The Future of the Past

As we’ve mentioned in passing, we’re hard at work preparing for our upcoming 2016 exhibition and event series, Portals: History of the Future.

While combing through our collections, we’ve come across a few futuristic gems that aren’t a great fit for the exhibition, but are just too good to pass by. For instance, this excellent and patriotic book cover:

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Forecast 2000 was written in 1984, mind you, so the predictions aren’t terribly far-fetched.

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The only-slightly-older, also-patriotic-looking Seven Tomorrows (from 1982) provides “seven scenarios for the eighties and nineties”. (Is one allowed to predict life in the eighties when one is already living in the eighties? That seems like cheating.)

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Seven Tomorrows has lots of fun charts and imaginary statistics, and its scenarios provide a surprisingly good read.

(Apparently if we experience “apocalyptic transformation”, there will be a rise in demand for mediators, and a decreasing demand for astronauts.)

The oldest book of this stellar batch is the 1977 Future File, a slightly sci-fi compendium of information for the forward-looking thinker.

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One section of this book has predictions by year, culled from all kinds of past official publications.

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2000: year of nuclear electric spacecraft. 2015: replacement organs harvested from farmed animals. 2024: lunar colony and extraterrestrial farming. Isn’t the future grand?

Bad Children of History #16: The Recalcitrant Tomboy

I’ve been trudging my way through Kate Bolick’s Spinster: Making a Life of One’s Own, a book about which I can’t articulate anything positive or negative that hasn’t already been said more thoroughly and eloquently than one could manage in an introductory paragraph to a blog post. However, in light of discussions around the book, I’ve been thinking about girls and women who defy society’s rigid expectations, those truly wonderful spinsters of fiction and their tomboyish counterparts— including, of course, “Romping Polly”, the free-spirited star of this week’s Bad Children of History.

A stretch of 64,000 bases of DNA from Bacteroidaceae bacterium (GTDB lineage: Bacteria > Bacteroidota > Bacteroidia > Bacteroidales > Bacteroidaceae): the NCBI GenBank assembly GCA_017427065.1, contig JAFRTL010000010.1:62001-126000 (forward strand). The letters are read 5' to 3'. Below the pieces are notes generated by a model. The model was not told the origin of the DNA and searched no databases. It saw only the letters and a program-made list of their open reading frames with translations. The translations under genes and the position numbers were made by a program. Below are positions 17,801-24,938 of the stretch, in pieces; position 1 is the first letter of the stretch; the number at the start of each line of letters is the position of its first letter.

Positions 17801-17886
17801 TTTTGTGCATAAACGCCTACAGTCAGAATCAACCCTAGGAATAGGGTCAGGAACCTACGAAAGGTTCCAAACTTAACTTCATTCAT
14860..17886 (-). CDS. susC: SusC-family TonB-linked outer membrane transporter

Romping Polly is another of the ill-fated children from the classic Struwwelpeter, a book last featured in our first-ever Bad Children of History post. The illustrations of Polly below are again taken from the 1890 English translation of the book, published in Philadelphia by Porter & Coates.

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At the very beginning of “The Story of Romping Polly”, we see her receiving a stern warning about her inappropriately-feminine styles of play:

I know that you will often see
Rude boys push, drive, and hurry;
But little girls should never be
All in a heat and flurry.

Nodding her tomboy-ish head, Polly acknowledges her aunt’s lecture, and then promptly scurries down some sort of decorative border and leaps toward her jumping and running playmates. Looks like fun, right?

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WRONG! There’s nothing fun about falling down such that your leg detaches like a lizard’s tail. (Mind you, the text simply says that “her poor leg was broken”, but the illustration leads me to believe that it was something infinitely more drastic.)

Polly is carried away on a makeshift stretcher, while her detached leg (or should I say “the limb all wet and gory”) is carried away by her tearful brother.

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Let’s choose to ignore the butcher’s knives in the lower left of that illustration, shall we?

What happened to poor, rough-playing, enthusiastically-frolicking Polly? How did her life turn out, in the wake of her inattention to compulsory 19th century feminine behavior?

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Full many a week, screwed up in bed,
She lingered sad and weary;
And went on crutches, it is said,
Ev’n to the grave so dreary.

Yep. Little ladies, don’t try to play with the boys, or else you may end up a hunched woman in an unflattering bonnet walking with crutches toward your own gravesite. You wouldn’t want that, would you?

Art//Archives Sneak Peek: Weird, Old Science

This week’s Art//Archives Visual Research Hours will also serve as our first sneak preview of some items that will be featured in the upcoming 2016 exhibition and program series, Portals: History of the Future.

We’ve been poking through scores of old science magazines from the late 19th and early 20th centuries, and we’ve picked a few highlights for your pleasure and entertainment.

An odd shout-o-phone! A potato-like Arctic face mask! A royal coach made out of pipe cleaners! If you’d love to spend some time with this fabulous 1940 issue of Popular Science or similar magazines, swing by Special Collections on Tuesday between 10:30 and 1:00.

Art//Archives Sneak Peek: Storms!